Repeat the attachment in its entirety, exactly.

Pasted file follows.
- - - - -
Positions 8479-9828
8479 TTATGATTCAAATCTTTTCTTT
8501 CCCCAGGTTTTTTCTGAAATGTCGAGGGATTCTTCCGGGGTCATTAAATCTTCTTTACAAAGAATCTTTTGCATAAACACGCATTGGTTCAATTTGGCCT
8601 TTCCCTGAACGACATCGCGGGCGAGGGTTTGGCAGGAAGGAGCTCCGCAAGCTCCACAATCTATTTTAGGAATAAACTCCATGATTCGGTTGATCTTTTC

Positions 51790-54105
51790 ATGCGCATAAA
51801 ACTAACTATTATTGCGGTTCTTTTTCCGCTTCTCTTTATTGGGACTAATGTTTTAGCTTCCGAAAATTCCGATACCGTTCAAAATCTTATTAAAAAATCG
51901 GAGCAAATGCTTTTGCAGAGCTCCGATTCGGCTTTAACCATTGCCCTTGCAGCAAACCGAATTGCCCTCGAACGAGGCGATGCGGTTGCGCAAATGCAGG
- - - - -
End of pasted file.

Positions 8479-9828
8479 TTATGATTCAAATCTTTTCTTT
8501 CCCCAGGTTTTTTCTGAAATGTCGAGGGATTCTTCCGGGGTCATTAAATCTTCTTTACAAAGAATCTTTTGCATAAACACGCATTGGTTCAATTTGGCCT
8601 TTCCCTGAACGACATCGCGGGCGAGGGTTTGGCAGGAAGGAGCTCCGCAAGCTCCACAATCTATTTTAGGAATAAACTCCATGATTCGGTTGATCTTTTC

Positions 51790-54105
51790 ATGCGCATAAA
51801 ACTAACTATTATTGCGGTTCTTTTTCCGCTTCTCTTTATTGGGACTAATGTTTTAGCTTCCGAAAATTCCGATACCGTTCAAAATCTTATTAAAAAATCG
51901 GAGCAAATGCTTTTGCAGAGCTCCGATTCGGCTTTAACCATTGCCCTTGCAGCAAACCGAATTGCCCTCGAACGAGGCGATGCGGTTGCGCAAATGCAGG